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The Latest Facebook Chain Letter Meme

Recently, two friends posted this to their Facebook status updates:

I was just told and I'm not superstitious, but this year July has 5 Fridays, 5 Saturdays and 5 Sundays. This happens once every 823 years. This is called money bags. So, copy this to your status and money will arrive within 4 days. Based on Chinese Feng Shui. The one who does not copy will be without money. I cannot let that person be.............. ME! Good Luck
This is incorrect.  I'm going to ignore the superstitious aspects (and the Feng Shui, which is used here in a way I'm unfamiliar with) for a moment, and focus on what I can prove.

Whoever originally wrote this apparently has no idea how the Gregorian calendar works: The calendars recycle every 400 years.  That means that the calendar for 2000 would have been the same as the calendar for the year 1600 (Although the RC Church adopted the Gregorian calendar in 1582, the British Empire, and thus the American colonies, did not adopt it until 1752).  In turn, this means that the calendar for 2011 is exactly the same as the calendar for 1611 and will be the same for the calendar for 2411.  Therefore, at the very minimum, 823 years is wrong and should be 400 years.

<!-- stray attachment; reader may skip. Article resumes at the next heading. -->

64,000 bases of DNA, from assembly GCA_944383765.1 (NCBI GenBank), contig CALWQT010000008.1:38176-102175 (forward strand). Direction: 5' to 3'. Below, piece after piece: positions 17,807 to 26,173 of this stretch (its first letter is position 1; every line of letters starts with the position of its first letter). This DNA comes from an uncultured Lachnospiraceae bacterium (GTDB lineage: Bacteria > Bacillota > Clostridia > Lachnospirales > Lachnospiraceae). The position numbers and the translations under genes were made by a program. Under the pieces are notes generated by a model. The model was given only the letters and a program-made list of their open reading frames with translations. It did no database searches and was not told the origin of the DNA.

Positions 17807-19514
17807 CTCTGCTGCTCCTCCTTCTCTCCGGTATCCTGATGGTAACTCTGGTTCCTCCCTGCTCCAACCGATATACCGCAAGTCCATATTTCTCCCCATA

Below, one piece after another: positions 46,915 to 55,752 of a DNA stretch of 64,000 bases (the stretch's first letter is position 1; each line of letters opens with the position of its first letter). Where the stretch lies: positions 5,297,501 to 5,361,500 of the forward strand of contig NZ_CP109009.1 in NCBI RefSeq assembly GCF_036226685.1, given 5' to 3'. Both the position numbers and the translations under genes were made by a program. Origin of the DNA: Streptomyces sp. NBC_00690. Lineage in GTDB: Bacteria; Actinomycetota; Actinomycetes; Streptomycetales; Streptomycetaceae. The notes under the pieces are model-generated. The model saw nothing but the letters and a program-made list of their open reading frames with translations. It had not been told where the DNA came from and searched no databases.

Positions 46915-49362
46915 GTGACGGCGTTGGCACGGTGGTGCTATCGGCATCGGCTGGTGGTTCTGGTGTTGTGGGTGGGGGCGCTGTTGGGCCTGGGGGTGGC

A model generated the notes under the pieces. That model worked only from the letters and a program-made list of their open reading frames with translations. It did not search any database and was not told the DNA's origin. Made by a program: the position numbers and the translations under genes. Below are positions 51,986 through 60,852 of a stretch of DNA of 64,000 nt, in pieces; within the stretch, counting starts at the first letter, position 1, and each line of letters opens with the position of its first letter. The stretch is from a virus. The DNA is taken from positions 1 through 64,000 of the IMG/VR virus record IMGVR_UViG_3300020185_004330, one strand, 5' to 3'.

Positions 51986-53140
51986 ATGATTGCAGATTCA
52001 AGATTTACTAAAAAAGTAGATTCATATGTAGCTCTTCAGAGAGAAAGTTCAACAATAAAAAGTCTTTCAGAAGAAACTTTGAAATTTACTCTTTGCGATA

But even that would have been wrong.

A July that has 5 Fridays, Saturdays and Sundays must have started on a Friday (that would make the 29th a Friday, the 30th a Saturday, and the 31st a Sunday, which would be the 5th Friday, Saturday, and Sunday of that month).  Since 1900, this has happened 15 times: 1904, 1910, 1921, 1927, 1932, 1938, 1949, 1955, 1960, 1966, 1977, 1983, 1988, 1994, and 2005.  This means that *on average* in the last 111 years, it has happened every 7.133 years.

Comments

( 2 comments — Leave a comment )
tomd1969
Jan. 11th, 2011 06:09 pm (UTC)
A clarification
While the calendar does repeat every 28 years, too (1986 has the same exact calendar as 2011), that is only true "locally." For example, 1872 was *not* the same as 1900; while they both started on Monday, 1872 was a leap year and 1900 was not. It is more correct to say that the Gregorian calendar recycles every 400 years (for example, 1611 started on a Saturday, as did 2011).
tomd1969
Jan. 11th, 2011 07:19 pm (UTC)
Re: A clarification
Of course, I made an error here. Darn it all to heck. *1983* has the same exact calendar as 2011. I'm still getting the hang of all this new-fangled maff.
( 2 comments — Leave a comment )